Monday, July 24, 2017

THE HATE U GIVE by Angie Thomas: Week Three Discussion & Challenge

Welcome to week three of discussion and challenges for THE HATE U GIVE by Angie Thomas!

CHAPTER 13:  We learn more details on Khalil's decisions and current circumstances.  Knowing this extra information, does it change how you view him?

CHAPTER 14:  Comment on this quote.
"That's the problem.  We let people say stuff, and they say it so much that it becomes okay to them and normal for us.  What's the point of having a voice if you're gonna be silent in those moments you shouldn't be?" (252)

CHAPTER 15:  Let's talk about the friendship between Starr and Hailey.  It seems to be on edge, even before the death of Khalil.  Starr's mama recommends she makes a list of pros and cons.  What do you think Starr will discover if and when she makes this list?

CHAPTER 16:  Starr is being interviewed for a TV special.  The chapter ends with her final blow, and it was the first time her parents have heard some of the details she discloses.  What did you think of the interview as well as the potential reactions to those listening?

CHAPTER 17:  The big dance has arrived, but it does not get off on a good foot between Starr and Chris.  Comment on the night's events.

CHAPTER 18:  The night before her appearance in front of the grand jury, Starr's home is targeted by a drive-by shooting.  Who do you think was behind this violence?  Why?

CHAPTER 19:
"Brave doesn't mean you're not scared, Starr," she says.  "It means you go on even though you're scared.  And you're doing that." (331)
Starr's mom leaves her with this advice before she enters the grand jury room. Do you think Starr was able to internalize this message?

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WEEKLY CHALLENGE

Reading can help build empathy and take readers into the shoes of those different from themselves.  Find a favorite book that will take a reader into a world unbeknownst to them and pass it on to a friend or stranger.

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ICYMI:  

Next week, we will be chatting about the remainder of the book.  Don't forget to share your thoughts, comments, and challenges using the hashtag #12mos12rals!

Monday, July 17, 2017

THE HATE U GIVE by Angie Thomas: Week Two Discussion & Challenge

Welcome to week two of discussion and challenges!  This book is seriously sending me on a roller coaster ride of emotions, so let's just dive right into the questions today.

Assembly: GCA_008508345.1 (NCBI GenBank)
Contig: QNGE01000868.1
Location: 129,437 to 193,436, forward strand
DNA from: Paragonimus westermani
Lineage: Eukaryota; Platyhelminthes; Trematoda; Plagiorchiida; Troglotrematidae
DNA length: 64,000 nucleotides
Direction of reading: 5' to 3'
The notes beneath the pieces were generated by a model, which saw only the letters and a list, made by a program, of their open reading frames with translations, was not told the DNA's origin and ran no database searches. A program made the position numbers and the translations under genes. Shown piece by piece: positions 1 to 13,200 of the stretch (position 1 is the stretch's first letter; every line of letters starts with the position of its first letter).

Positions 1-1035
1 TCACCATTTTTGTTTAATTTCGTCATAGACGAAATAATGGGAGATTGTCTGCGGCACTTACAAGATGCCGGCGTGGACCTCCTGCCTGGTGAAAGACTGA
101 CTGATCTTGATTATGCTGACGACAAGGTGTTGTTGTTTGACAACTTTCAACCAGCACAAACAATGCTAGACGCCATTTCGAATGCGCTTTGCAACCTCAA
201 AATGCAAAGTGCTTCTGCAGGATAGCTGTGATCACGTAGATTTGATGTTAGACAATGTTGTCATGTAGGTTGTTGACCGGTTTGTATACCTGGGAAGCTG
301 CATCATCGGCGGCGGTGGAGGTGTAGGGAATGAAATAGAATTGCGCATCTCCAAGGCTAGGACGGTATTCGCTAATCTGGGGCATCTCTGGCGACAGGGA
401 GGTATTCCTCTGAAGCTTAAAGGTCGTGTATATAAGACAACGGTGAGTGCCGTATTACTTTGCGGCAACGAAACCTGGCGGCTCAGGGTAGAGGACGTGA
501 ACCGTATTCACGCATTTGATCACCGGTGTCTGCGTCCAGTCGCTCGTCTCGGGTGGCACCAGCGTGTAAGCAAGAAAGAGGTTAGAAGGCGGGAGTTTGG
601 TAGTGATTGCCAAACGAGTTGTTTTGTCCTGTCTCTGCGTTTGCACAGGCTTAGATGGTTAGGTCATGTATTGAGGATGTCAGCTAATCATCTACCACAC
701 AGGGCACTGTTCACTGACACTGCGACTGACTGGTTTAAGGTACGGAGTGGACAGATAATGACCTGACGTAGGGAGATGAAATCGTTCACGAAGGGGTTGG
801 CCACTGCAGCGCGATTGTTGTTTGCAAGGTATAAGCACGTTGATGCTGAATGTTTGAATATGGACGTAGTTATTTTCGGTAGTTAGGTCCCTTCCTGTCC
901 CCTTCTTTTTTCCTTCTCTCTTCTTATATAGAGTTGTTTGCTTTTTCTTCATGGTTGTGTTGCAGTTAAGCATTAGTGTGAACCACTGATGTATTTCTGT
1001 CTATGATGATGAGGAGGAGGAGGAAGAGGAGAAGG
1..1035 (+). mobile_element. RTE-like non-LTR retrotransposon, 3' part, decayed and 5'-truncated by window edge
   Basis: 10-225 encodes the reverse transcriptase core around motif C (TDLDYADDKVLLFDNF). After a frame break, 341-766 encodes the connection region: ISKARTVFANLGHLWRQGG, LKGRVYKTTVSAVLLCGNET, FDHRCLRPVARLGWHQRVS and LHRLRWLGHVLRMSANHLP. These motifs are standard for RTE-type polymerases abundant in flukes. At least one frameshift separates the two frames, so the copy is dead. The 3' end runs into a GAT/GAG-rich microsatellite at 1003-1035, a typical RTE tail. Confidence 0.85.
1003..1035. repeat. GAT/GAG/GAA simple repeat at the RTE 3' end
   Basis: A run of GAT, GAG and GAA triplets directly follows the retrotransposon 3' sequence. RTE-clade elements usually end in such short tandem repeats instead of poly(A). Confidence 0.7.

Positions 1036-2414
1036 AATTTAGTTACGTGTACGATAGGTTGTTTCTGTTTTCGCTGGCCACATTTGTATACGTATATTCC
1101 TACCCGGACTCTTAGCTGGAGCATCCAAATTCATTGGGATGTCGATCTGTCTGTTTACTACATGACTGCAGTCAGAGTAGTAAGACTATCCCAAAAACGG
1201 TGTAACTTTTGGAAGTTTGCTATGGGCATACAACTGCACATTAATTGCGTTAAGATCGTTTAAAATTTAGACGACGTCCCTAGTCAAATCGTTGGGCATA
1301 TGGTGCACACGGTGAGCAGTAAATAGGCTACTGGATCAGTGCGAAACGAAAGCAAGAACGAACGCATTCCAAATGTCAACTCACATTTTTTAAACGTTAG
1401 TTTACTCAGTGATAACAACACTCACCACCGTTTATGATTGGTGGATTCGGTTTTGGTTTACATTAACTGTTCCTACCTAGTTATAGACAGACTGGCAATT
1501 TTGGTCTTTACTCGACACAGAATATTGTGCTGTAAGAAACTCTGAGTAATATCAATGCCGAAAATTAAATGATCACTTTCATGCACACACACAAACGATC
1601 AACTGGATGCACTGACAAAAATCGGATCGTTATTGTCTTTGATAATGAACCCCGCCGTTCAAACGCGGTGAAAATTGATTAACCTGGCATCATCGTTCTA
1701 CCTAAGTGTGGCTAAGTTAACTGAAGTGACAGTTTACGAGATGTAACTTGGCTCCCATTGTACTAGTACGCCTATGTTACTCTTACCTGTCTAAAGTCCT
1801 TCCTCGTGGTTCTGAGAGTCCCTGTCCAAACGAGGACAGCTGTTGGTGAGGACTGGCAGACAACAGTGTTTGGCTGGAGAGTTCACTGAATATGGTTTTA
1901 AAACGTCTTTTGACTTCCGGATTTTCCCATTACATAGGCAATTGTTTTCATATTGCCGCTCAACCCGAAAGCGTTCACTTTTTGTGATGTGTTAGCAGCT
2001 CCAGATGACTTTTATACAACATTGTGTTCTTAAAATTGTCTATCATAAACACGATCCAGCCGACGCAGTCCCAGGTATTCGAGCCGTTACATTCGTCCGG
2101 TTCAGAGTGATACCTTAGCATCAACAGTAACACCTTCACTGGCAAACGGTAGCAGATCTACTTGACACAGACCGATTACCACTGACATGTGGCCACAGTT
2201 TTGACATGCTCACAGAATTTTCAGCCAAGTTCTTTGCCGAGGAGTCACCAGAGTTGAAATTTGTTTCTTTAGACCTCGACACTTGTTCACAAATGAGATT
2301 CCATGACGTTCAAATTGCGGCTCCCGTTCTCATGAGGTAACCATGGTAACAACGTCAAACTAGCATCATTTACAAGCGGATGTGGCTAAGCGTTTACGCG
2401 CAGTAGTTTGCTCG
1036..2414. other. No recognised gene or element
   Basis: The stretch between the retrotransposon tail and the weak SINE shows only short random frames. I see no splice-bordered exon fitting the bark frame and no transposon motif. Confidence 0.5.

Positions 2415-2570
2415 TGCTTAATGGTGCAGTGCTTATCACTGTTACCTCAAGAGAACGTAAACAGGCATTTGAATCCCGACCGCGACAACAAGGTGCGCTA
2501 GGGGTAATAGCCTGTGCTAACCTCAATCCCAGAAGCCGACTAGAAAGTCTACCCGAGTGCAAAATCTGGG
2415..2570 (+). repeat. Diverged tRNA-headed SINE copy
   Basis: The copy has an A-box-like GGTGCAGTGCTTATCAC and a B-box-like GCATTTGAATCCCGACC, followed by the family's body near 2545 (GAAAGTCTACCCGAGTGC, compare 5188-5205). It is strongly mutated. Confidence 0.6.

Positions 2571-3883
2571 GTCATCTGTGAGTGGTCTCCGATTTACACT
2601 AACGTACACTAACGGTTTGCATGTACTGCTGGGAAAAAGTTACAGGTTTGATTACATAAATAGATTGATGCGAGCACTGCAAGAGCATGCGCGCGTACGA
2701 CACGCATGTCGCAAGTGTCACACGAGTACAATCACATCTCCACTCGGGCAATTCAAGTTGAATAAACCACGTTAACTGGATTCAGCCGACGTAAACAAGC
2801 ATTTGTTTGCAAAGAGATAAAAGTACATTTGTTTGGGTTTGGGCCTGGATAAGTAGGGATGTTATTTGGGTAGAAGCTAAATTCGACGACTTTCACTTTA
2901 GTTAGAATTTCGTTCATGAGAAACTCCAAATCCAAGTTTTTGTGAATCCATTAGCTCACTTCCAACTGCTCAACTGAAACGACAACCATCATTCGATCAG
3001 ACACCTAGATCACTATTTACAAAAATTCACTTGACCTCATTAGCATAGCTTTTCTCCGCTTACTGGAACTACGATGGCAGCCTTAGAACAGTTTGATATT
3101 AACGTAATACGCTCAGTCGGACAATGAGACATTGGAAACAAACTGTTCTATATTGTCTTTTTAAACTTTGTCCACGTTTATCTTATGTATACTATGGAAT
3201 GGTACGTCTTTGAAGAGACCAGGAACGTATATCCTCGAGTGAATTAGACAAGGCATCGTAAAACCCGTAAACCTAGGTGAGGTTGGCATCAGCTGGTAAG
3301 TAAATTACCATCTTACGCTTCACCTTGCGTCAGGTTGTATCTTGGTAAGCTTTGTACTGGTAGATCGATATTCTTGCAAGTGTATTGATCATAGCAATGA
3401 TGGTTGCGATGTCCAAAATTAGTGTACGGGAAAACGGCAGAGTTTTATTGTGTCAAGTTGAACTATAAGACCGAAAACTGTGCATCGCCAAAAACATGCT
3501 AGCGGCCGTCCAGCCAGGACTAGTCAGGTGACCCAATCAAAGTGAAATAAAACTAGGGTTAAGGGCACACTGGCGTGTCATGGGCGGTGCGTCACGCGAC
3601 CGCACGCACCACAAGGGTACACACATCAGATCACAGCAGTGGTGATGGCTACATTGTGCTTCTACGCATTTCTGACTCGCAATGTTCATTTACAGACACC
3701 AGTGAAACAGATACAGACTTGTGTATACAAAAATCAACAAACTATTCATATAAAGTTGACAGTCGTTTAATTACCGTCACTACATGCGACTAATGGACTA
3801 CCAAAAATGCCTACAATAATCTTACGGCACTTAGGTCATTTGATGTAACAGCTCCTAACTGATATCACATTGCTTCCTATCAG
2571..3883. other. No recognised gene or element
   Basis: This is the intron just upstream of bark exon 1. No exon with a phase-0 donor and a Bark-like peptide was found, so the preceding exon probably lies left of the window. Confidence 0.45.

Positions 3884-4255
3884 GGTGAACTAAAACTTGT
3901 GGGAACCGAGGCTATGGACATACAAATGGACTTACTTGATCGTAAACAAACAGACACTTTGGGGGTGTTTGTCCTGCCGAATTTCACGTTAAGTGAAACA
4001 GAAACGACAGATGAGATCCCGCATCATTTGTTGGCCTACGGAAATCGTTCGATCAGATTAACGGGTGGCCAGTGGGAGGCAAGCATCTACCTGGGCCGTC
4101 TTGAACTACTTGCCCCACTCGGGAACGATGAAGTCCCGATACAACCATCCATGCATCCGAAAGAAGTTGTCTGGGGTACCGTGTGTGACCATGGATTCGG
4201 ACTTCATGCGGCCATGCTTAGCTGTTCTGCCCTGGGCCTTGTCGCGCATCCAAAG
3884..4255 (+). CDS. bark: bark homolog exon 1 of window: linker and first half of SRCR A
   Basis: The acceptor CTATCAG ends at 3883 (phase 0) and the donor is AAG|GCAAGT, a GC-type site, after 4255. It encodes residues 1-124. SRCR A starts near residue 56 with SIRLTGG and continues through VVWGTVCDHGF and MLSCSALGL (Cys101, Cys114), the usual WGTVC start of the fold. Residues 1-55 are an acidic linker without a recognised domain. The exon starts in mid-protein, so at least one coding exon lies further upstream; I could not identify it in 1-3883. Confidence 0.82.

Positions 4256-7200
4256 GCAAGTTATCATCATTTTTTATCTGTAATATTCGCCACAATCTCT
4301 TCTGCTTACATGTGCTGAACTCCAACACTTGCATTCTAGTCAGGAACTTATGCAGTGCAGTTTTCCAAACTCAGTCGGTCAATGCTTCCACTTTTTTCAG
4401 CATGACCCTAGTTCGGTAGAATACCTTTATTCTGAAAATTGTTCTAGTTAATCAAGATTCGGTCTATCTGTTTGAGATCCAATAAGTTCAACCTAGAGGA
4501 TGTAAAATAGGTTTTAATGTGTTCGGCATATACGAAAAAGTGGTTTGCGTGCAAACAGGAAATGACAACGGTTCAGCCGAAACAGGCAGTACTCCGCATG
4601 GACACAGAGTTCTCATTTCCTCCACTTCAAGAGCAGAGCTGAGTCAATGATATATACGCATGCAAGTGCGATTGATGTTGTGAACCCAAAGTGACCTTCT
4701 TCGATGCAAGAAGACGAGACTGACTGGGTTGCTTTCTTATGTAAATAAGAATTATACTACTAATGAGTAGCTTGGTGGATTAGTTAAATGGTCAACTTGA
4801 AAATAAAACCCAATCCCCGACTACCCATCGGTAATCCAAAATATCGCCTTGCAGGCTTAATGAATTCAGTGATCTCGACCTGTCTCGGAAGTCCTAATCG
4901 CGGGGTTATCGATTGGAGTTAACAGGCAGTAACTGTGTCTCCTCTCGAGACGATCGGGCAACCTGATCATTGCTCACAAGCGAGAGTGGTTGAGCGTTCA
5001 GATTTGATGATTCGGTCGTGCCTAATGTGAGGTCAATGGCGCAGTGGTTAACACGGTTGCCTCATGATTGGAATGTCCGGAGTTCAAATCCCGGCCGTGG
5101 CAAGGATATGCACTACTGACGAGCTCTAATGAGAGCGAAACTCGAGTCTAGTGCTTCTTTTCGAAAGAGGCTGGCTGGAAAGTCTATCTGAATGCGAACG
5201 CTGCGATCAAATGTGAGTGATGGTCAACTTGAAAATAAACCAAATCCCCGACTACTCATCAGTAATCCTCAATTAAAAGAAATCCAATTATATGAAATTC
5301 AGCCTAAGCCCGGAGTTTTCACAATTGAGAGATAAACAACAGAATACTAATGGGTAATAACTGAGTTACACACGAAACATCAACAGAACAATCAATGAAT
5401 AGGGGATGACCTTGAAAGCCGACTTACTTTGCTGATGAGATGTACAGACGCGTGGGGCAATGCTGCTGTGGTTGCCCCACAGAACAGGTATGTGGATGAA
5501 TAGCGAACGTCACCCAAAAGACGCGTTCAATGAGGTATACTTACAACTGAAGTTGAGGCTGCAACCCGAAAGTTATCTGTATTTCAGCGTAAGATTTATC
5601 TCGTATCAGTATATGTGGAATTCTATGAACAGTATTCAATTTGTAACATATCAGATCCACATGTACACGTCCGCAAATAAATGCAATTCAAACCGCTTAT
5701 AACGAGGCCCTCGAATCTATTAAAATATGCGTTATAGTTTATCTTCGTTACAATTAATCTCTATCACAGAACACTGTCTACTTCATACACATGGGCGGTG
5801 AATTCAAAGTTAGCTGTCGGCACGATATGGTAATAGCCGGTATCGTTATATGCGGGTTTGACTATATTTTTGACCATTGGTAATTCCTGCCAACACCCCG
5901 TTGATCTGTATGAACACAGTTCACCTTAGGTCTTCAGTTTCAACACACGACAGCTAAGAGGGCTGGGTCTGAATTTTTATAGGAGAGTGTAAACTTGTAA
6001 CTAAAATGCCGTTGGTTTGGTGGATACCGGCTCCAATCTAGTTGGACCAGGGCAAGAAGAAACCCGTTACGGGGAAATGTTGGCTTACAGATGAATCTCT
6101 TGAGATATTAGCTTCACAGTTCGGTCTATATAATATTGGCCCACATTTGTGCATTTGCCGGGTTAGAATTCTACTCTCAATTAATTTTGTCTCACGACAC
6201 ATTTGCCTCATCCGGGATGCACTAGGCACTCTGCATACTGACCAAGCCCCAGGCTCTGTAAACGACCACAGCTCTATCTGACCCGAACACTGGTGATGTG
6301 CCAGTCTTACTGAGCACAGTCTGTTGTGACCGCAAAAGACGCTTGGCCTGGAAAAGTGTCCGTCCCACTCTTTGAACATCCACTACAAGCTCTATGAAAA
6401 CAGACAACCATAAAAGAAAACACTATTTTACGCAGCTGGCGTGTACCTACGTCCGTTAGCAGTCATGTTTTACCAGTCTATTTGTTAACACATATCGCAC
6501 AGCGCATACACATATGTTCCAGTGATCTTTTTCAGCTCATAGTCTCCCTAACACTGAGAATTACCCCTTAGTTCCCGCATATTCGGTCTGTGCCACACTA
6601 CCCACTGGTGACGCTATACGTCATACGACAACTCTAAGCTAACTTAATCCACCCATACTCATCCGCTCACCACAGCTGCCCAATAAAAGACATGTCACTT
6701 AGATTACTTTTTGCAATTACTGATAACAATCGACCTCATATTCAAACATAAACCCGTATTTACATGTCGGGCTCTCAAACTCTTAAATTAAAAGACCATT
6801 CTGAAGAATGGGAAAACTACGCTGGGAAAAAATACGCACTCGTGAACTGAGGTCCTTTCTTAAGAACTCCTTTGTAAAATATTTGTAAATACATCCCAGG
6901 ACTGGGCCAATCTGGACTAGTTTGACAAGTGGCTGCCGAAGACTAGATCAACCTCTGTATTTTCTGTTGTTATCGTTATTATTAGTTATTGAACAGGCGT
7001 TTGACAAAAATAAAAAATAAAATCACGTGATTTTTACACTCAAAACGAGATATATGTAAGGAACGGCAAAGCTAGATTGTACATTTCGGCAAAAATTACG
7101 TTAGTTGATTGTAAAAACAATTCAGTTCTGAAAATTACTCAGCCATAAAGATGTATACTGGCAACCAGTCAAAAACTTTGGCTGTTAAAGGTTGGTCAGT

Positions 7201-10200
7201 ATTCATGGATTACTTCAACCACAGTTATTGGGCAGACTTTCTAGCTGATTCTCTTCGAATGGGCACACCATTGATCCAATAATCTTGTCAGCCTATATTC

CHAPTER 8:  Khalil's funeral celebrates him, until the Lords show up and place a handkerchief on his chest.  Starr is shocked.  How did this make you feel?

CHAPTER 9:  Choose one quote listed below and comment on it.
"Bullets don't know where they're supposed to go." (137)
"I can call Garden Heights the ghetto all I want.  Nobody else can."  (139)
"Sometimes you can do everything right and things will still go wrong.  The key is to never stop doing right."  (154)

CHAPTER 10:  This chapter delves deep into many topics, from Harry Potter as a book about gangbangers to Tupac's music and the Thug Life.  Share your thoughts and comments as you read.

CHAPTER 11:  Starr's worlds continue to collide at the beginning of this chapter when a protest breaks out at her school.  Share your thoughts on the protest, the reasons behind it, and the characters' reactions.  OR, take on the second half of the chapter instead and address the encounter between Starr's dad and the police.

CHAPTER 12:  Starr decided to talk, to ensure that Khalil's life matters.  As you read this chapter, what did you think and/or feel?

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WEEKLY CHALLENGE

This week's readings had me writing down so many quotes that really impacted me.  Let's run with that this week for our challenge as well.  Find your favorite quote addressing social justice and put it out in the world.  Share it via social media, create it on an index card and drop it around your community.  You decide how you want to share it, spreading your quote and social justice love.

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ICYMI:  

Next week, we will be chatting about Chapters 13-19.  Don't forget to share your thoughts, comments, and challenges using the hashtag #12mos12rals!

Monday, July 10, 2017

THE HATE U GIVE by Angie Thomas: Week One Discussion & Challenge

Welcome to the first week of discussion for THE HATE U GIVE by Angie Thomas!  I am so excited to start discussing this one with you, but first I have got to know what your initial thoughts are about the book.  Are you enjoying it?  Do you feel it is a page-turner?  Does it make you have certain feelings or thoughts while reading it?

Now, for the official discussion questions.  This month, I have decided to try something a little different.  I have listed one question per chapter.  I wanted to break down this book into a little more detail, and it gives the extra added perk of being able to answer questions at your own reading pace.  As per the usual chatter, I encourage you to answer any or all of the questions, whichever may strike your discussion fancy.

CHAPTER 1:  Our main character Starr writes, "Funny how it works with white kids though.  It's dope to be black until it's hard to be black." (11)  What do you think she means with this statement?

CHAPTER 2:  Starr had two talks growing up:  the birds and the bees and the other being what to do if she was ever stopped by a cop.  She hoped Khalil had that talk too.  Comment.

CHAPTER 3:  The day after the shooting, life goes on as usual.  How do you find Starr coping?  How about those around her?

CHAPTER 4:  Starr wakes to find her Daddy and Uncle Carlos fighting about whether she should report her evidence from the night of Khalil's death.  Take one side of this argument and share your own thoughts on what Starr should do.